Women 'Do Not Exercise Enough'

British women are not exercising enough, according to new research.

According to research published by the Women's Sport and Fitness Foundation (WSFF), more than 80% of women are not exercising enough to benefit their health.

The study found that women aged between 16-24 were half as active as men of that age and warned that if trends continue, there would be one and quarter million fewer women exercising by 2017.

Sue Tibballs, WSFF Chief Executive, said: "There has been almost no change in the level of women's physical activity in the UK for the past 20 years and the forecasts show that the situation is getting worse. We are facing a real crisis in women's sport and fitness which will result in increasing obesity levels, physical and mental health issues and crime and social problems."

The research found that the most significant barriers to women being active are concerns about body image and negative experiences of sport in schools.

The study found that 90% of women felt under pressure to be thin, while almost half of women aged between 25-34 said that they felt under greater pressure to be thin than healthy.

A quarter of women said that they hated the way they looked when they exercised or played sport, while nearly a quarter of women said that PE at school put them off playing sports.

Meanwhile 40% of girls as young as seven did not want to be seen as "sporty".

Ms Tibballs said: "The way that women are portrayed in fashion and the media makes them feel greater pressure to be thin rather than fit. Girls are growing up believing that it is more important to be attractive than active with many women inhibited from exercising because of low body confidence. Sport is still seen by some women as unfeminine, and girls' earliest experiences of sport are often off-putting."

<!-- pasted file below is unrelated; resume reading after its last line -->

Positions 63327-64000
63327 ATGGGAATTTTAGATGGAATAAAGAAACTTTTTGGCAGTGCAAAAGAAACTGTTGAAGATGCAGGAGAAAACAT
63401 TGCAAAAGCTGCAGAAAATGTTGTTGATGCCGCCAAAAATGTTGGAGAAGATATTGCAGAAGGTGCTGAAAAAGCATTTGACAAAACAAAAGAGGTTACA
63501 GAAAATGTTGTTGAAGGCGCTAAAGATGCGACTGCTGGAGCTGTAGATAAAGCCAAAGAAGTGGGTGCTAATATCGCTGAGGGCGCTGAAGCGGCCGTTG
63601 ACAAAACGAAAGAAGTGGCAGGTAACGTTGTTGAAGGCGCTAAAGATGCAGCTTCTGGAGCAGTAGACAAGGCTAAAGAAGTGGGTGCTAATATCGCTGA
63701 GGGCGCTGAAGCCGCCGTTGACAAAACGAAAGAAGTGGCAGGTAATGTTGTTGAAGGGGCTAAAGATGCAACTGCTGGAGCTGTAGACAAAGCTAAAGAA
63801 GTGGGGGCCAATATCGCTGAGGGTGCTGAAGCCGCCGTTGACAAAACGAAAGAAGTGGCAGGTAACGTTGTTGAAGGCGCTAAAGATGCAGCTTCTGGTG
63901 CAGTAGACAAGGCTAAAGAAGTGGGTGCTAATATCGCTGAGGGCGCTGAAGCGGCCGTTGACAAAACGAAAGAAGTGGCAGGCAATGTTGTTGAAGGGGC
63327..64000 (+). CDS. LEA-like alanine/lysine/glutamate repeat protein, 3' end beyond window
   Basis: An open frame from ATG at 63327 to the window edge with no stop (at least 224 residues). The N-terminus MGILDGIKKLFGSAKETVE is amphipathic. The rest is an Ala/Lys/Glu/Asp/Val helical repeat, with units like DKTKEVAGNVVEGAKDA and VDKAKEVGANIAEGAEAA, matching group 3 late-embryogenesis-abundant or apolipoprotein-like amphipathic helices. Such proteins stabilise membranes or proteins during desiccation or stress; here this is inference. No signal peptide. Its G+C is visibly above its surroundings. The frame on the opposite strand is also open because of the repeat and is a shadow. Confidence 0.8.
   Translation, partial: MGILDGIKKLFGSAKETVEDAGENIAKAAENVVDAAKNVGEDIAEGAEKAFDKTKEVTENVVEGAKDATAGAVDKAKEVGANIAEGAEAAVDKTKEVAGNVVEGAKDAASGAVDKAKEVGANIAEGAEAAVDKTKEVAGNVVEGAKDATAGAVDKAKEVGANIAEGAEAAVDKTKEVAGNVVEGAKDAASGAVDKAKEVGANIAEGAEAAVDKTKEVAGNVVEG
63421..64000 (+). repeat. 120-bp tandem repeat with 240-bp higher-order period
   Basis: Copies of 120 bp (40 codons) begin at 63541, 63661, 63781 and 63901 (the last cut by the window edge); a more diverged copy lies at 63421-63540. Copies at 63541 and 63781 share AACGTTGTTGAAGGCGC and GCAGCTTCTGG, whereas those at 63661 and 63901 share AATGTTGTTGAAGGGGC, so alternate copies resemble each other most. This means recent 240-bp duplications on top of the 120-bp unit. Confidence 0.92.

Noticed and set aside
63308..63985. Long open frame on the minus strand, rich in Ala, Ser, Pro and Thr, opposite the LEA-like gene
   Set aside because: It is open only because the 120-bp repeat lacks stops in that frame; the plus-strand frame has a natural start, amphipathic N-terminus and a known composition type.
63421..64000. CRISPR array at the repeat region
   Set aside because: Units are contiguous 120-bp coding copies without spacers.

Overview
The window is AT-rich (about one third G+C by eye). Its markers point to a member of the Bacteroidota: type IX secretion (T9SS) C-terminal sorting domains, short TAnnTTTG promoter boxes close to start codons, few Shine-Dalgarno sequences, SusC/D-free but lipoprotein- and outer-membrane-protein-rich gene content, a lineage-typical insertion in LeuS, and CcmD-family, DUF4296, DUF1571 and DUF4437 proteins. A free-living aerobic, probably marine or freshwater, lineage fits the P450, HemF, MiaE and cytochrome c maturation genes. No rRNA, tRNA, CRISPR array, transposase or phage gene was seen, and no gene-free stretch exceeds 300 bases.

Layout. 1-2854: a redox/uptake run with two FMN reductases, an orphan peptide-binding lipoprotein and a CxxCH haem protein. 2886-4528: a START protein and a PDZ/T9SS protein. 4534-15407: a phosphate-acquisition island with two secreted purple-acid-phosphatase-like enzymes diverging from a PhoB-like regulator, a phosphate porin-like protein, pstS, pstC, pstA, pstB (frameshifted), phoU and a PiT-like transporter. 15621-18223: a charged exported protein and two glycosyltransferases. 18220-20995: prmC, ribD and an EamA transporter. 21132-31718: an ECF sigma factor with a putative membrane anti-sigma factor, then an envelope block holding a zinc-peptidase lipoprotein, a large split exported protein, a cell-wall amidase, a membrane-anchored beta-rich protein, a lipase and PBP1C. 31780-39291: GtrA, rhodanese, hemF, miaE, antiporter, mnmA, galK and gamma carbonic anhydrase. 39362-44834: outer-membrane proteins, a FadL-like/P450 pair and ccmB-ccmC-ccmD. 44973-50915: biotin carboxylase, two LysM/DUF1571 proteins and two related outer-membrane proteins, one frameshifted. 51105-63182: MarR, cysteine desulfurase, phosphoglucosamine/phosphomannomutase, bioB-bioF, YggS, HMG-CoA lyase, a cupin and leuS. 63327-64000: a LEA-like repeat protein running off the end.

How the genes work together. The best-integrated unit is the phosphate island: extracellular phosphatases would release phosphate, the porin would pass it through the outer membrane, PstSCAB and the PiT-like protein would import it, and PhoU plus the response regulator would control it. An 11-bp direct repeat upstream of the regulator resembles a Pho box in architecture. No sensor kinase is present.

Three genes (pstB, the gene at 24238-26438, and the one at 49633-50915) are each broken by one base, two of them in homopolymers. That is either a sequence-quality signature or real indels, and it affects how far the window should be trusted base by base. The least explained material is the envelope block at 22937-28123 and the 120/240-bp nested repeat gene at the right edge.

The research suggested that the key to encouraging women to participate more in sport and exercise was to recognise that they approach both activities differently to men. The study found that twice as many men than women play competitive sports, while six out of 10 women prefer to exercise.

Cameron Walker, Director of Corporate Communication for Scottish Widows, who sponsored the study, said: "We hope that this report will be a significant step towards generating solutions to the challenge of raising women's participation levels in sport and fitness, improving the lives of women and girls across the UK."


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